The Conservatives lay out plans to override European human rights rulings

If they win the next general election, the Tories say they will replace the Human Rights Act with a British Bill of Rights, and would ignore rulings from Strasbourg.

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Riding high on their positive party conference mood, the Tories have decided to announce one of their main policy pledges this week: scrapping the Human Rights Act and overriding Strasbourg decisions.

It’s something the party has long been obsessed with, the pledge to replace the Human Rights Act with a UK Bill of Rights appearing in its 2010 election manifesto. Going into coalition with the Lib Dems, who are unsurprisingly opposed to such plans, meant the Tories could not achieve their aim in this parliament. They intend to embark upon these plans if they win a majority in 2015.

The party’s idea is to scrap the Human Rights Act, replace it with a so-called homegrown Bill, and to stop British laws being overruled by the European Court of Human Rights in Strasbourg. The Tories have also highlighted that they would be prepared to leave the European Convention on Human Rights altogether, if that is what it takes to curb Strasbourg’s powers.

It’s a symbolic move – standing up to European institutions is a populist direction that the Tories can play on in the build-up to the general election. Indeed, YouGov polling in July this year found that 48 per cent of voters would support leaving the European Convention on Human Rights.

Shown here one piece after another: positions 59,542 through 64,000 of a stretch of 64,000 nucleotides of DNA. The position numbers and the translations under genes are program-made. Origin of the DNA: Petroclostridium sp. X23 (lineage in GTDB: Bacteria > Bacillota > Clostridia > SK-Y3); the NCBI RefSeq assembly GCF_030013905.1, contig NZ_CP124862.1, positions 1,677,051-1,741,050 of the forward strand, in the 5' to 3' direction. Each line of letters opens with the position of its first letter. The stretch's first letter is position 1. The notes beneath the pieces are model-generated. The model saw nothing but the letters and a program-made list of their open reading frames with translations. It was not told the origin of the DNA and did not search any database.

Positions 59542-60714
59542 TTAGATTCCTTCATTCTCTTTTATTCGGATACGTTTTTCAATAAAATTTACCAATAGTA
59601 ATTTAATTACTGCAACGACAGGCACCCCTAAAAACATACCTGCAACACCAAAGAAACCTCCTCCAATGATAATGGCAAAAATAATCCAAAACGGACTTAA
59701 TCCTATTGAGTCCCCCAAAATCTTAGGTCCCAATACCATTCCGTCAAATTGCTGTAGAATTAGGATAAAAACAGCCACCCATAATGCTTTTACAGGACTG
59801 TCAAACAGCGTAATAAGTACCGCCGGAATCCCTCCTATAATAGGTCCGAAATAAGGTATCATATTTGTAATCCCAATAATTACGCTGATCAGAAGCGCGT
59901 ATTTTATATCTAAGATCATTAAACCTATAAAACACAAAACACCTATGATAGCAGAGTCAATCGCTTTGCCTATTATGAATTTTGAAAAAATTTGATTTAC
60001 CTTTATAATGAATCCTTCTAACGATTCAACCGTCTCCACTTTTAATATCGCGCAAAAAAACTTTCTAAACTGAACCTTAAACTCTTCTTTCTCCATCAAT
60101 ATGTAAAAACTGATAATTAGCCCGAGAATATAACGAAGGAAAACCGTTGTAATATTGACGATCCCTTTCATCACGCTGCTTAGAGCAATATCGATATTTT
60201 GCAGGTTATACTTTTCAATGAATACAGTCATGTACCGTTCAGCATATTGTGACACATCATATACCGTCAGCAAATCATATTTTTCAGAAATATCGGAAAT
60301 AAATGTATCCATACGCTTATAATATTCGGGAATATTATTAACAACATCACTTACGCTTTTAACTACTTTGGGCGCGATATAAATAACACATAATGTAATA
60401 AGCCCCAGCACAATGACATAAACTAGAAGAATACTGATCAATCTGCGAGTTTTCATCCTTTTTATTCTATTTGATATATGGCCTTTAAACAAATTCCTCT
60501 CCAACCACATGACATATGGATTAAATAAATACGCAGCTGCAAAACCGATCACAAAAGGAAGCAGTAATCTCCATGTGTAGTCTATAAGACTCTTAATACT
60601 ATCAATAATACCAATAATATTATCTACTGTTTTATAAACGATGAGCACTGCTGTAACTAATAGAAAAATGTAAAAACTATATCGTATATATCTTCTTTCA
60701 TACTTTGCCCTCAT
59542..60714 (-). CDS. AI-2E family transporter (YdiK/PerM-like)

Wrangling with terrorists using the Human Rights Act to fight deportation – often with the defence of a right to a family life – and the issue of prisoners’ votes have enabled the Tories to spin European human rights law as at odds with the “common sense” laws that Britain would impose if it had the final say.

However, the government’s former Attorney General, Dominic Grieve, highlighted on the BBC’s Today programme this morning the Tory leadership’s “mass misunderstanding” of what the European Court of Human Rights does. He highlighted that many of the court’s decisions have been “benchmarks in improving human rights throughout Europe”.

The Justice Secretary, Chris Grayling, speaking on the same programme, refuted the criticism that his moves on this are political. He insisted that it’s something his party has argued for “for ten years”, and snapped: “We’ve been planning this announcement for weeks. It’s not entirely surprising a party would launch a major new policy development in the months leading up to a general election.”

However, he did point out how popular overriding European human rights rulings would be with the public, arguing that, “people in this country believe there should never be a blank cheque” for Strasbourg to impose its laws.

On whether or not Britain would leave the Convention, he replied: “If we cannot reach an agreement that our courts and our laws have the final say.”

Anoosh Chakelian is the New Statesman’s Britain editor.

She co-hosts the New Statesman podcast, discussing the latest in UK politics.

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